A teenage girl discovers that her beloved uncle may be a serial killer, in Hitchcock’s deliciously dark vision of small-town America.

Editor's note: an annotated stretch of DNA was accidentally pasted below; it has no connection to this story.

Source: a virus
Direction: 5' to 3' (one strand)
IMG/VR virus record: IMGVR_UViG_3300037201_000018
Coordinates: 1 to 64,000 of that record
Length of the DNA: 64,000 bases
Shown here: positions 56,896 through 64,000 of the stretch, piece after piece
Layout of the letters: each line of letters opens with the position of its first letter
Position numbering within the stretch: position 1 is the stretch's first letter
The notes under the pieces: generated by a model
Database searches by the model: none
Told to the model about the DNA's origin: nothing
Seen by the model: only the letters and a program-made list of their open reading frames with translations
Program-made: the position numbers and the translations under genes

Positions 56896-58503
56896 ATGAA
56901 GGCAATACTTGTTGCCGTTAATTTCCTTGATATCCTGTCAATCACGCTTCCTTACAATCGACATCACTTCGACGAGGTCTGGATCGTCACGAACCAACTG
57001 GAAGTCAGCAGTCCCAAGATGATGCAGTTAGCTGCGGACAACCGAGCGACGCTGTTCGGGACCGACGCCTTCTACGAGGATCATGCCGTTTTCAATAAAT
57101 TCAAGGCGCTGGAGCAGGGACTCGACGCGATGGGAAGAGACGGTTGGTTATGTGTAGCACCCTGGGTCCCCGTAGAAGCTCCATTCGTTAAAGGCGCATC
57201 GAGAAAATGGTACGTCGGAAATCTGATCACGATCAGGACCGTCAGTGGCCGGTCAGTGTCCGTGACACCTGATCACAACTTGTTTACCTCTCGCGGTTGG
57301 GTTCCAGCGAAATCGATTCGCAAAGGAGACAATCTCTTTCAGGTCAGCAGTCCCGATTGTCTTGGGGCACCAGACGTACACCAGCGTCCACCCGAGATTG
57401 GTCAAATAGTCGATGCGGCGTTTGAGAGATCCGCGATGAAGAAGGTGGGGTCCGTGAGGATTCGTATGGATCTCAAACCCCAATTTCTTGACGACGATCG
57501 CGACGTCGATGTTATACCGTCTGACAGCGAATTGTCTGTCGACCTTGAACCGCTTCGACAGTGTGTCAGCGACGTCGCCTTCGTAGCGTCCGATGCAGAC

“Hitchcock’s first indisputable masterpiece” (Dave Kehr), Shadow of a Doubt was reputedly the director’s personal favourite of his own films (even though he denied this to Truffaut). On the run from the law, Charles Oakley (Joseph Cotten), a.k.a. the “Merry Widow Killer,” arrives from the east coast in a satanic cloud of black locomotive smoke to visit his relatives in Santa Rosa, California. There, he is reunited with his young niece Charlotte (Teresa Wright), who is so similar to (and worshipful of) her uncle that she is nicknamed “Charlie” after him. As Uncle Charlie’s sinister proclivities begin to emerge, the young Charlie (like the wife in Suspicion before her) grows increasingly wary, and everything about her existence turns tenuous and potentially menacing — including the seemingly cozy little burg she grew up in. Almost telepathic in their mutual sympathy, the two Charlies are among the most unsettling of Hitchcock’s many doppelgängers, while Cotten’s misogynist dinner-table description of the women he has courted (and murdered) ranks as one of the director’s most disturbing dialogue scenes. “One of Hitchcock’s finest films of the forties” (Geoff Andrew, Time Out).
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